The History of Ford's Theatre
Ford’s Theatre was originally built in 1833 as a Baptist church. In 1861, it was converted into a theater by John T. Ford, a prominent theater owner and manager. The theater quickly became one of the most popular venues in Washington, DC, attracting famous actors and politicians alike.
One of the theater’s most frequent patrons was President Abraham Lincoln, who loved the performing arts and often attended shows with his wife, Mary. On April 14, 1865, Lincoln and his wife visited Ford’s Theatre to watch a comedy called Our American Cousin. During the third act of the play, John Wilkes Booth, a Confederate sympathizer and actor, entered the presidential box and shot Lincoln in the back of the head. Booth then leaped onto the stage, shouted, “Sic semper tyrannis!” (Latin for “Thus always to tyrants”), and escaped through the back door. Lincoln was carried across the street to the Petersen House, where he died the following day.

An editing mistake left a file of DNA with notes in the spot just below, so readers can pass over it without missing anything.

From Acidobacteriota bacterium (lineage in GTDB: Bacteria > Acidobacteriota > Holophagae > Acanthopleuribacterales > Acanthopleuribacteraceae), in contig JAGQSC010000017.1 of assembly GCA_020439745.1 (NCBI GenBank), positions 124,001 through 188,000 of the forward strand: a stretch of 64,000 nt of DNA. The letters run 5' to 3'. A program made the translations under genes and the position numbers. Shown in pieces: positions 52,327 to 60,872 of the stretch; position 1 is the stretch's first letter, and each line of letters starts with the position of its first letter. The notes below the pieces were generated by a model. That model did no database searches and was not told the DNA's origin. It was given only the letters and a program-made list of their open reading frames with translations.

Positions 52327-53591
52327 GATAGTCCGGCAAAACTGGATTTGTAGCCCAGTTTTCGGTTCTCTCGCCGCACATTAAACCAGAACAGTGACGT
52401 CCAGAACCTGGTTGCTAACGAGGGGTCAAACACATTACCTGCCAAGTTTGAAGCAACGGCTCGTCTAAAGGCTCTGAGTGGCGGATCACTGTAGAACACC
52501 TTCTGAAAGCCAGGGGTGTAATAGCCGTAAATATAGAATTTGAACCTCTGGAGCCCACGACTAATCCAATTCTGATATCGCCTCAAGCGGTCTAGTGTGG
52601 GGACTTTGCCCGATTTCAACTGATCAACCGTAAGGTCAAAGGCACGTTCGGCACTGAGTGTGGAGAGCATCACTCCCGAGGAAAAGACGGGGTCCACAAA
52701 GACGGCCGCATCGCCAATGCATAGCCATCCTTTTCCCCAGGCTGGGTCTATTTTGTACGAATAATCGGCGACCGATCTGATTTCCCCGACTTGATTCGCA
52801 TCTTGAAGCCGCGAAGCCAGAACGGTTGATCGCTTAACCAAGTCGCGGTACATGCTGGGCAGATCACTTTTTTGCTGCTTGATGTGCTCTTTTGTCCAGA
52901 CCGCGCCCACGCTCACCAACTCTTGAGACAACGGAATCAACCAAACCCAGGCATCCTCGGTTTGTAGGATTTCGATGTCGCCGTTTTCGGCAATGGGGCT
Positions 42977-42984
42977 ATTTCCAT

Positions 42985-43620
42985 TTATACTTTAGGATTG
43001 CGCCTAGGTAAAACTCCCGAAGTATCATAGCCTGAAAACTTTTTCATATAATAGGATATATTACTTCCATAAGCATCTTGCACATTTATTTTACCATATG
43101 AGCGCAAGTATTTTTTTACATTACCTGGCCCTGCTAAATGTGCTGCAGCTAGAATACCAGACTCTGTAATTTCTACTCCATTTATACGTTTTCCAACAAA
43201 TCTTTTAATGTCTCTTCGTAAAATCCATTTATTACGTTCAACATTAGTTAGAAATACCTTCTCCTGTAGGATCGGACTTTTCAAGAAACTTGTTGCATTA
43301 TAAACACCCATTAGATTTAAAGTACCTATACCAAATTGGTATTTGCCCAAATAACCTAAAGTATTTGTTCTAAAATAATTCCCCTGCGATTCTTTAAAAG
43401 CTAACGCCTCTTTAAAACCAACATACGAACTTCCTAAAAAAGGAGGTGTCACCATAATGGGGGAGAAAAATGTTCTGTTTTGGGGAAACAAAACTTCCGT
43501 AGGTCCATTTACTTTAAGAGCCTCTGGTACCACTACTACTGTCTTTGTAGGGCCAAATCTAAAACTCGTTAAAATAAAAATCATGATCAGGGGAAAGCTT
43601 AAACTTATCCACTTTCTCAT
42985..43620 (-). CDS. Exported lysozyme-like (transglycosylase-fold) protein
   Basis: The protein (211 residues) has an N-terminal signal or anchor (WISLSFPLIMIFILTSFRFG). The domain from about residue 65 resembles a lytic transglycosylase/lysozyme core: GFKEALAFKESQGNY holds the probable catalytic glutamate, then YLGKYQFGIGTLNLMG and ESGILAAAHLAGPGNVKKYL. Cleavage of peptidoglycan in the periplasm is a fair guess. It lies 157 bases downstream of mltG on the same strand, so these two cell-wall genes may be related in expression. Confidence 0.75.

The assassination of Lincoln shocked and saddened the nation and marked a turning point in the Civil War and American history. Ford’s Theatre was closed by the government and used as an office building and a warehouse for many years. In 1932, it was reopened as a museum by the National Park Service, and in 1968, it was restored to its 1865 appearance and reopened as a working theater. Today, Ford’s Theatre is part of the Ford’s Theatre National Historic Site, which also includes the Petersen House, the Center for Education and Leadership, and the Lincoln Museum.